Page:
SLEEPY HOLLOW, N.Y. -- "Up until now, many lung cancer survivors owed their good fortune to luck – an incidental discovery of a lung nodule on an X-ray or a CT scan that was done for a totally unrelated reason." says Dr. Avraham Merav, Director of the Westchester Lung Nodule Center at Phelps Memorial Hospital.
A better way to screen for lung cancer was revealed by a study which showed low-dose CT scans detected more lung cancers than standard chest X-rays. Participants who received CT screening had a 20 percent lower risk of dying from lung cancer than those who received plain X-rays.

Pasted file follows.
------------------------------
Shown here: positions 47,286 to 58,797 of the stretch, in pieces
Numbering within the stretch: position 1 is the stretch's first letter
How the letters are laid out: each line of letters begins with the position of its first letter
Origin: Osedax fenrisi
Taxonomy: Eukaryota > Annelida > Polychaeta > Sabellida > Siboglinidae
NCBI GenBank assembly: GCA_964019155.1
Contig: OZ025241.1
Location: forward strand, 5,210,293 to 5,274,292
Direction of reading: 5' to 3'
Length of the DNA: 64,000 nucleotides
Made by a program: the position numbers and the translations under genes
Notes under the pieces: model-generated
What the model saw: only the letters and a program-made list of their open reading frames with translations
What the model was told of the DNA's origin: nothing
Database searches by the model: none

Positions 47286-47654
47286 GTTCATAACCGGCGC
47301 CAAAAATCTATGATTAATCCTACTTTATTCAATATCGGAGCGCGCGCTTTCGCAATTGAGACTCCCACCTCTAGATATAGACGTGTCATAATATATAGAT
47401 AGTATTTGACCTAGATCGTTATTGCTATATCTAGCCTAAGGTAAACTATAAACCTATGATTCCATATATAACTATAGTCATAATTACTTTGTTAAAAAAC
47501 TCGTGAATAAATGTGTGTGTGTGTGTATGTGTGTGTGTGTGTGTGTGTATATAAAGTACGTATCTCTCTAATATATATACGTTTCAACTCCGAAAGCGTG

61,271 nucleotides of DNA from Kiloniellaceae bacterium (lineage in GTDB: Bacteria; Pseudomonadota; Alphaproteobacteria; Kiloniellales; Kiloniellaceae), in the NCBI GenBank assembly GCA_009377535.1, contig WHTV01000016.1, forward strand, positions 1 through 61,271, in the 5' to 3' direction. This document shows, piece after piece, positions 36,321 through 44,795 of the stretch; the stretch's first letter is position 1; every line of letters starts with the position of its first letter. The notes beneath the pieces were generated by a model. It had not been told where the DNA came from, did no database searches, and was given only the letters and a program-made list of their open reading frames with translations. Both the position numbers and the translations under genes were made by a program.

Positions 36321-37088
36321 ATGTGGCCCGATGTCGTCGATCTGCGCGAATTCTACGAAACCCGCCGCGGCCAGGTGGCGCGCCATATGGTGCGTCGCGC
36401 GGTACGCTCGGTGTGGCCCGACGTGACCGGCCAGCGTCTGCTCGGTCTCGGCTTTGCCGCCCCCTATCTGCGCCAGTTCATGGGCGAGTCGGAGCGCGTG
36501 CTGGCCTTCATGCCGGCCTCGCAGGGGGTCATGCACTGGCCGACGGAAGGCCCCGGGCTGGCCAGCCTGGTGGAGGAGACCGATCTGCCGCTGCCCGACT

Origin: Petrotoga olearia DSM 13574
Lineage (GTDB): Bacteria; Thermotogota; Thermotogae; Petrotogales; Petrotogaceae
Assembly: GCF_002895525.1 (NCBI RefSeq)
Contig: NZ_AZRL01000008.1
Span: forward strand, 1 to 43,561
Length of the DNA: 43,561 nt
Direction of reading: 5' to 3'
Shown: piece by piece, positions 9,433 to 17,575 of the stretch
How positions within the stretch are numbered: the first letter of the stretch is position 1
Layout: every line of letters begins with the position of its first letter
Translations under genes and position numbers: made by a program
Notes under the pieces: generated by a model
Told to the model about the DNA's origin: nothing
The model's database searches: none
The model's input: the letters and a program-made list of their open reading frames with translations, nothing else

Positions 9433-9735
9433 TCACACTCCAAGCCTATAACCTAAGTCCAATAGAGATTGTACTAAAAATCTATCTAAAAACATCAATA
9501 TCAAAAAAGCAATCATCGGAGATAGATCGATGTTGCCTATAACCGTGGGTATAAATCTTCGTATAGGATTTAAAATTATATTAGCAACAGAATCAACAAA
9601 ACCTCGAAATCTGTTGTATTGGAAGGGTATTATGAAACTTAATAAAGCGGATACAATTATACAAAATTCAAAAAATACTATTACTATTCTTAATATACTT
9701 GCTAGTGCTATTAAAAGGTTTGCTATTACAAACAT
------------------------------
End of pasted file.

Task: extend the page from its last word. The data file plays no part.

Soon, cost should no longer be a deterrent for access to this more effective type of screening. Recent studies have prompted a new Affordable Care Act requirement for insurance companies to pay for low-dose CT screenings for individuals at high risk.
Risk for developing lung cancer is especially high among current or former cigarette smokers between the ages 55 to 75.
"Lung cancer kills more people each year than colorectal cancer, breast cancer, pancreatic cancer and prostate cancer combined. If detected early, before symptoms begin, lung cancer is often curable." says Dr. Merav. "When the cost of screening is covered by insurance, including Medicare, more people will be able to be screened, diagnosed and treated early."